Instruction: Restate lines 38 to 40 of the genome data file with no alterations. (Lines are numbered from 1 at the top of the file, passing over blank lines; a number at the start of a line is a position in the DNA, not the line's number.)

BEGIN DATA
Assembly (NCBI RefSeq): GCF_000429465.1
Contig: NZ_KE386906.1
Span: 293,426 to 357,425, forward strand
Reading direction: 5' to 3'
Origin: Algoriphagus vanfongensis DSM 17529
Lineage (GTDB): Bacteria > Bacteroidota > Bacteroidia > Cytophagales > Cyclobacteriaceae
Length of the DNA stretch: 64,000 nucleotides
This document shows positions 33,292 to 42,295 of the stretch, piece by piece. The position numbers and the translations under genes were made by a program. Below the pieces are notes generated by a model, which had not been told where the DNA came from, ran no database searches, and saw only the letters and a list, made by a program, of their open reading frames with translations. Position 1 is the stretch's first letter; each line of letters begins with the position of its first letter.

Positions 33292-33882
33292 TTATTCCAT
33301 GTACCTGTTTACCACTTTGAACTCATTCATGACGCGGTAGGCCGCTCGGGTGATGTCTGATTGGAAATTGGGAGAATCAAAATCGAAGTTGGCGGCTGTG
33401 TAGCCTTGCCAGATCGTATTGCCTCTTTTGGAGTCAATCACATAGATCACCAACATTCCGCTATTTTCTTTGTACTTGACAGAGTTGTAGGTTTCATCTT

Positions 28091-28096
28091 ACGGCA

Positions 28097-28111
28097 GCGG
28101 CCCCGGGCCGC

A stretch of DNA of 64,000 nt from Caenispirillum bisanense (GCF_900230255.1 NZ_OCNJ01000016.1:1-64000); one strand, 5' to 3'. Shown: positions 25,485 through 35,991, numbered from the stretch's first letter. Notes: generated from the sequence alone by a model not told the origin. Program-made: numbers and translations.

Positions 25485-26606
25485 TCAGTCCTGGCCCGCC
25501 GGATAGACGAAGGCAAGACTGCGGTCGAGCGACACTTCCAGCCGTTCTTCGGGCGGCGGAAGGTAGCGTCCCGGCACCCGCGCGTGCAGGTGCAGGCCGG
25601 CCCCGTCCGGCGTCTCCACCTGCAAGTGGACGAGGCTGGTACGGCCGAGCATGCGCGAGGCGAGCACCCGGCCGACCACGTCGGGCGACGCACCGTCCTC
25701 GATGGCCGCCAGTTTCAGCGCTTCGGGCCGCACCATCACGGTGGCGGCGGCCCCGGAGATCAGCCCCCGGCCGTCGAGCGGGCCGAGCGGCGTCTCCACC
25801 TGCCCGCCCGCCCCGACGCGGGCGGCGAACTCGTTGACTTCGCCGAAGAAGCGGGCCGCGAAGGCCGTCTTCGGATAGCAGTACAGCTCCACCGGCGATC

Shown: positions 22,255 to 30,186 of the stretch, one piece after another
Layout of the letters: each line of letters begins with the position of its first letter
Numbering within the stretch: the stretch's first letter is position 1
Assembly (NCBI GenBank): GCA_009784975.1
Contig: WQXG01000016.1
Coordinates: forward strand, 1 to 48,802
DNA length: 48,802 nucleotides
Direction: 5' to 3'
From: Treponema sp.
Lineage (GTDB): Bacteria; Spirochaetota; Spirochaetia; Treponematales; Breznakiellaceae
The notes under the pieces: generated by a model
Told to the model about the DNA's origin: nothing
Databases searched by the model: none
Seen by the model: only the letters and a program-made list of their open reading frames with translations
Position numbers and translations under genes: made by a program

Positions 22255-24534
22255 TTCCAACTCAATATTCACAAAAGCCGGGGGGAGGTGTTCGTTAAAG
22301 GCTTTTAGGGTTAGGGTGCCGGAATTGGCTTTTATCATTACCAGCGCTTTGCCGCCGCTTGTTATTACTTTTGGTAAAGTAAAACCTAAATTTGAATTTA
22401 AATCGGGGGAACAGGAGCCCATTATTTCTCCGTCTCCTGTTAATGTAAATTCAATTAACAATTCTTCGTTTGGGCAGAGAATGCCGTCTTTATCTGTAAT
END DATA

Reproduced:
Seen by the model: only the letters and a program-made list of their open reading frames with translations
Position numbers and translations under genes: made by a program

Positions 22255-24534